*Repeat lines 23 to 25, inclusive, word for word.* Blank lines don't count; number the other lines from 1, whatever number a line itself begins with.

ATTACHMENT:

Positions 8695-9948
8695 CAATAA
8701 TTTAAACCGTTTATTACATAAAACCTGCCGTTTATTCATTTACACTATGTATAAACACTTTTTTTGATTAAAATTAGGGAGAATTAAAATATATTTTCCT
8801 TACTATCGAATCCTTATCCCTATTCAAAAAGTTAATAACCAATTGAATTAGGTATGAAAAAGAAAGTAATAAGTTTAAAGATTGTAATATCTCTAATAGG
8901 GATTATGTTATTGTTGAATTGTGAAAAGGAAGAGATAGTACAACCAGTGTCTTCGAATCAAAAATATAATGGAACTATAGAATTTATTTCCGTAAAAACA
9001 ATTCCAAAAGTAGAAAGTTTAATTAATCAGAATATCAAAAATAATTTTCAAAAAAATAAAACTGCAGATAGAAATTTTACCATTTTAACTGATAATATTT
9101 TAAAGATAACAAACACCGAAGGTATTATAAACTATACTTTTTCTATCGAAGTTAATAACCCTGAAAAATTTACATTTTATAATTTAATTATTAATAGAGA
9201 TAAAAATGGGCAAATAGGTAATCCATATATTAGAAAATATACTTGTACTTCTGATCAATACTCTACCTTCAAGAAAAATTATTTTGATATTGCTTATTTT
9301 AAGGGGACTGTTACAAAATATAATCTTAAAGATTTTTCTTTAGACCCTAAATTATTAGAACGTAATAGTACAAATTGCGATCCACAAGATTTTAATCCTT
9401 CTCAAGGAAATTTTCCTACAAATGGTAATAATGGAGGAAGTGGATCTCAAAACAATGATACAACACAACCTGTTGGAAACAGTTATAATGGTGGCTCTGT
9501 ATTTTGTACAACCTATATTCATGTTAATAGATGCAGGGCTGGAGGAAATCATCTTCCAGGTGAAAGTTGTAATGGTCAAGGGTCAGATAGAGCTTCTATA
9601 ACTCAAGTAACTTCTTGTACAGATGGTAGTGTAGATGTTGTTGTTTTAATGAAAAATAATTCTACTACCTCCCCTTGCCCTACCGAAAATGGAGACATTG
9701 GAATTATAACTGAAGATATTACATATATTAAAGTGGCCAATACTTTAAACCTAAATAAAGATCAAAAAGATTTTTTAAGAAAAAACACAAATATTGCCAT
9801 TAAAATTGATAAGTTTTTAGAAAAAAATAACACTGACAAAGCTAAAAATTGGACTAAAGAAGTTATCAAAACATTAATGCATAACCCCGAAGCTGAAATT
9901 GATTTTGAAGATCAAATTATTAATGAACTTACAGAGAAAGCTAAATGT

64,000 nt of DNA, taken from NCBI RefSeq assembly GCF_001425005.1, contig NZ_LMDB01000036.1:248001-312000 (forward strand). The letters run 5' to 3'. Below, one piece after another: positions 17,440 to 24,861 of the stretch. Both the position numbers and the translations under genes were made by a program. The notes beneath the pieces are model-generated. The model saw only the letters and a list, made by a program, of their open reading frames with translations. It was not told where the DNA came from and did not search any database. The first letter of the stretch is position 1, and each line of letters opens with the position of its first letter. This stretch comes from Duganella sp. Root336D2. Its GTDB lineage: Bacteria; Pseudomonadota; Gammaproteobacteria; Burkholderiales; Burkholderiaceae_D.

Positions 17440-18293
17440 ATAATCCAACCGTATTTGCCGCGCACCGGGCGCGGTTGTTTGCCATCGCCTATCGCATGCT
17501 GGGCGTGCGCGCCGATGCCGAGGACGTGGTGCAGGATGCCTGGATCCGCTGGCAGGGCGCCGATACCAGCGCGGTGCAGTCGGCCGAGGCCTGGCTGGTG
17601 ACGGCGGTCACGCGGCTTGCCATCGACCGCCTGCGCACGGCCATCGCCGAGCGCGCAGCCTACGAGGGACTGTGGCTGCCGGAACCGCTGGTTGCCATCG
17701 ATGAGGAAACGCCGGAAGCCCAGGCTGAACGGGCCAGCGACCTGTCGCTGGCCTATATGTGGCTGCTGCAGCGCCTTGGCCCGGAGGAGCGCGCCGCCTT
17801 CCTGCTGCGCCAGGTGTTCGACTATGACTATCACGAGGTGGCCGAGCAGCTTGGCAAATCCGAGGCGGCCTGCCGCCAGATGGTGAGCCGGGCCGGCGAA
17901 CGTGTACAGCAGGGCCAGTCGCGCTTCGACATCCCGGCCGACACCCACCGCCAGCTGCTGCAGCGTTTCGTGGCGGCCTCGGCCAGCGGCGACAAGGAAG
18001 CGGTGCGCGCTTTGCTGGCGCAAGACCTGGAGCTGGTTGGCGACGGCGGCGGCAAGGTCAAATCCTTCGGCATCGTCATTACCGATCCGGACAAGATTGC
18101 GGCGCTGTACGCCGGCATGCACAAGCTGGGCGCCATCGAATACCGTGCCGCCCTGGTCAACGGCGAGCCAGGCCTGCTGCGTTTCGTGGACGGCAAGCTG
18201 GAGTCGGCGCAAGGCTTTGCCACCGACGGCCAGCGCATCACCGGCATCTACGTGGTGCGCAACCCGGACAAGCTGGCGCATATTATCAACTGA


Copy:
17901 CGTGTACAGCAGGGCCAGTCGCGCTTCGACATCCCGGCCGACACCCACCGCCAGCTGCTGCAGCGTTTCGTGGCGGCCTCGGCCAGCGGCGACAAGGAAG
18001 CGGTGCGCGCTTTGCTGGCGCAAGACCTGGAGCTGGTTGGCGACGGCGGCGGCAAGGTCAAATCCTTCGGCATCGTCATTACCGATCCGGACAAGATTGC
18101 GGCGCTGTACGCCGGCATGCACAAGCTGGGCGCCATCGAATACCGTGCCGCCCTGGTCAACGGCGAGCCAGGCCTGCTGCGTTTCGTGGACGGCAAGCTG